Batch on Flow
My name is Bob Batcheler, but my friends and colleagues call me Batch. I am new at Planview AgilePlace. When I started here, I expected the ritual hazing about my last name, mostly having to do with my marital status, but Planview AgilePlace broke the mold.
Early on, either @leankitjon or @(AgilePlace’s COO and CEO, respectively) commented that I may have to change my nickname from Batch to Flow — definitely an “inside Lean” joke. The more I thought about it, I realized it would be a great topic for my first blog post. So, here you go — Batch on flow.
Boost Productivity: Introduce Slack
When I was introduced to Lean, one of the first challenges I experienced was that so much of Lean seemed counterintuitive. This is because we are selectively programmed to pay attention to things that fit our existing mental models — otherwise known as cognitive selection bias.
One such bias tells us that if we want to produce more, we have to work harder. But this isn’t the case; the key metric isn’t effort, it’s results — throughput. To increase the productivity of a system running at 100%, we have to decrease the work in progress, or WIP. In Lean terms, we have to introduce slack (this slack, not this one).
Several writers appropriately use a rush hour highway to illustrate this concept. We all know that having too many vehicles on the road creates traffic jams; a highway at capacity is a highway at a standstill. The same is true for teams — when a system is always at or near capacity, it introduces more friction. The result? Everyone slows down.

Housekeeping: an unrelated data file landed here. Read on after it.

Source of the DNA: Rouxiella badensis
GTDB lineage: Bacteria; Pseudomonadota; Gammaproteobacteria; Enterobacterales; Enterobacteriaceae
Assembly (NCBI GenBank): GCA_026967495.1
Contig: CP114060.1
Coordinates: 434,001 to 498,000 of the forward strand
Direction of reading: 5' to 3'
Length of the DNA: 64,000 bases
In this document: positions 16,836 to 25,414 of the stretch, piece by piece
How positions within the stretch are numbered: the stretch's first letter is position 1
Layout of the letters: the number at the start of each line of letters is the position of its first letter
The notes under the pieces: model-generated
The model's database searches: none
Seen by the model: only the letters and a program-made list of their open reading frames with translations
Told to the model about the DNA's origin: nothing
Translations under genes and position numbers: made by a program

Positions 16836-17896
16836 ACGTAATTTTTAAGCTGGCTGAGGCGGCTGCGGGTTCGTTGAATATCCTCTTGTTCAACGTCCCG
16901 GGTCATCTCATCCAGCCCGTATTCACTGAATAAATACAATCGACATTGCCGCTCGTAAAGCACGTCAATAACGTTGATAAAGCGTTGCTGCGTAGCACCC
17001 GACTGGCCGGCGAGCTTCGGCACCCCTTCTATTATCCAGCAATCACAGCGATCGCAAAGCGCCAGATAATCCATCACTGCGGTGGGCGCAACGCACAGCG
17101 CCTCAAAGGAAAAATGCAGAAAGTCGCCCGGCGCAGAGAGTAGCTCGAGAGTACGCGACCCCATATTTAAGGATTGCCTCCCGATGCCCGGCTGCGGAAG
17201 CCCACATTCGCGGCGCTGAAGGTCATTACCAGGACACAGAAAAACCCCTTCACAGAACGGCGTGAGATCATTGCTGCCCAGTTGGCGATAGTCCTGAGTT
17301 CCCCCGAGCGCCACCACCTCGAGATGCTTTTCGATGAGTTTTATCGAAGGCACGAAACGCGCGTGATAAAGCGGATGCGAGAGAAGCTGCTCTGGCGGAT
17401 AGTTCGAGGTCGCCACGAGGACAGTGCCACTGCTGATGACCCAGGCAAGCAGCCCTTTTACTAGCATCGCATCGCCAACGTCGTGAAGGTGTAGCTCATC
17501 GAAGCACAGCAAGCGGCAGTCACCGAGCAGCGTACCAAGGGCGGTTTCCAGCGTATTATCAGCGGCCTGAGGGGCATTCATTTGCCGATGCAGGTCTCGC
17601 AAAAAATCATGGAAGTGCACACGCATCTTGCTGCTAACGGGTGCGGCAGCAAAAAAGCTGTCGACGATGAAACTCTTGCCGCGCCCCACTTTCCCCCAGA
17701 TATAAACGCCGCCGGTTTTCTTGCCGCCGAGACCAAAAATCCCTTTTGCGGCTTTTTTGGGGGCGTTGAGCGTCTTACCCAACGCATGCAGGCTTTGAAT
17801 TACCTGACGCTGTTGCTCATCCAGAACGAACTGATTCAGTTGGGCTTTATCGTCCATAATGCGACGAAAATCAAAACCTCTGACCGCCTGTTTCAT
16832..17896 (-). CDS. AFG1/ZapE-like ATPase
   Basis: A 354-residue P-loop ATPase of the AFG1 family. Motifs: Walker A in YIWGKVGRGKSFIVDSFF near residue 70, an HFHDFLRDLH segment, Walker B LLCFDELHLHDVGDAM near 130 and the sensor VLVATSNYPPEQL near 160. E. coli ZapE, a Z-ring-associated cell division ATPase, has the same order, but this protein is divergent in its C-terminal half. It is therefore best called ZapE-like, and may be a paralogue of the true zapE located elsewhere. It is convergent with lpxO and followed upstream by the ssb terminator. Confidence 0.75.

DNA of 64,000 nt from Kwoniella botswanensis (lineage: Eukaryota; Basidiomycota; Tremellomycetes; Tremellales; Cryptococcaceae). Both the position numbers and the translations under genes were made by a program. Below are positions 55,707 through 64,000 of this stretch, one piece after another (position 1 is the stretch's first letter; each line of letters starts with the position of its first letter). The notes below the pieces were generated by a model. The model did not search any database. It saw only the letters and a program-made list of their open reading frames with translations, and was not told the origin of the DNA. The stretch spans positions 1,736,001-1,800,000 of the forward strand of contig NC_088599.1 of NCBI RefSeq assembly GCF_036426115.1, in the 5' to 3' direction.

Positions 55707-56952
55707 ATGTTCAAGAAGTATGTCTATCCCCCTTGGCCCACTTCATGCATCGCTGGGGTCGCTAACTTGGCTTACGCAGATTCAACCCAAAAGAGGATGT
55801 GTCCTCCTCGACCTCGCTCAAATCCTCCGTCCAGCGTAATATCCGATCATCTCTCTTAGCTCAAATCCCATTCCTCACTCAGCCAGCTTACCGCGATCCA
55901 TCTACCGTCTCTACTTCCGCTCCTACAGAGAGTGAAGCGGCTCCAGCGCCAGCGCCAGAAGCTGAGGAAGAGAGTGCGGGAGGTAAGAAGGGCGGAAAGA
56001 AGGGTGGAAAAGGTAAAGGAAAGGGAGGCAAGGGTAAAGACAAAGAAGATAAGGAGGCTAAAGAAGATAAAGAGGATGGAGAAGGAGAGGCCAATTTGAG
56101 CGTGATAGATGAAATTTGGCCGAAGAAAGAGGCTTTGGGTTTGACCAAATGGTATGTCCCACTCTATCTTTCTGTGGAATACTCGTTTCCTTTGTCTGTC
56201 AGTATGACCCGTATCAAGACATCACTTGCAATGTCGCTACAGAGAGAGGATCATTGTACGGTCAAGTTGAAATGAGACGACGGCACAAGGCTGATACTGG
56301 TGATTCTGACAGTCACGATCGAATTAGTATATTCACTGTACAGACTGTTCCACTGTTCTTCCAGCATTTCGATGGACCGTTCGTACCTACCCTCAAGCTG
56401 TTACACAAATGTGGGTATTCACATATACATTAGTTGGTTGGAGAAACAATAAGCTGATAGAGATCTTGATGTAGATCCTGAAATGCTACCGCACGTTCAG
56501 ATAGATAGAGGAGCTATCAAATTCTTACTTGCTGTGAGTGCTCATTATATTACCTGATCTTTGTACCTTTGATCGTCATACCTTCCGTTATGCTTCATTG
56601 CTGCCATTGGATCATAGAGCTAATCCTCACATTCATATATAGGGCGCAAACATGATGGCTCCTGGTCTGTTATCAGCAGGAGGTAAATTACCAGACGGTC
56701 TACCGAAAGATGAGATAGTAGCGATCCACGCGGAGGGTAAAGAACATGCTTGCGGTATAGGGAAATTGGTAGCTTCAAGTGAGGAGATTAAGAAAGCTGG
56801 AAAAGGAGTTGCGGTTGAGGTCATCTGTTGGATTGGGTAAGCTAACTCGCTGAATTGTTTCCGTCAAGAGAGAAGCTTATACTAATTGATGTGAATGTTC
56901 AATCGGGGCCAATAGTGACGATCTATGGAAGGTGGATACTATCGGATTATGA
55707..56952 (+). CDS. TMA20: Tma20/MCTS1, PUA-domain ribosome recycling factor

Capacity and Flow
As a civil engineer by training, the highway analogy resonates strongly with me. But that’s not the only civil engineering example that supports this principle.
Think of the culvert under a roadway, where water flows through by gravity. Interestingly enough, the pipe will carry more water when it’s flowing at 90% of the diameter than when it’s flowing full.
The physics behind that phenomenon applies to our discussion on WIP: When water flows at 100% capacity, the roof of the pipe creates additional friction, reducing the throughput of the pipe. The same is true of any process — as a system approaches its capacity, increased “friction” reduces throughput faster than it increases utilization. In simpler terms: The more you try to do, the harder it is to get anything done.
The Bottom Line
The laws of physics make it easier for us to accept the truth that evidence clearly shows — if you want to achieve flow, you have to introduce slack.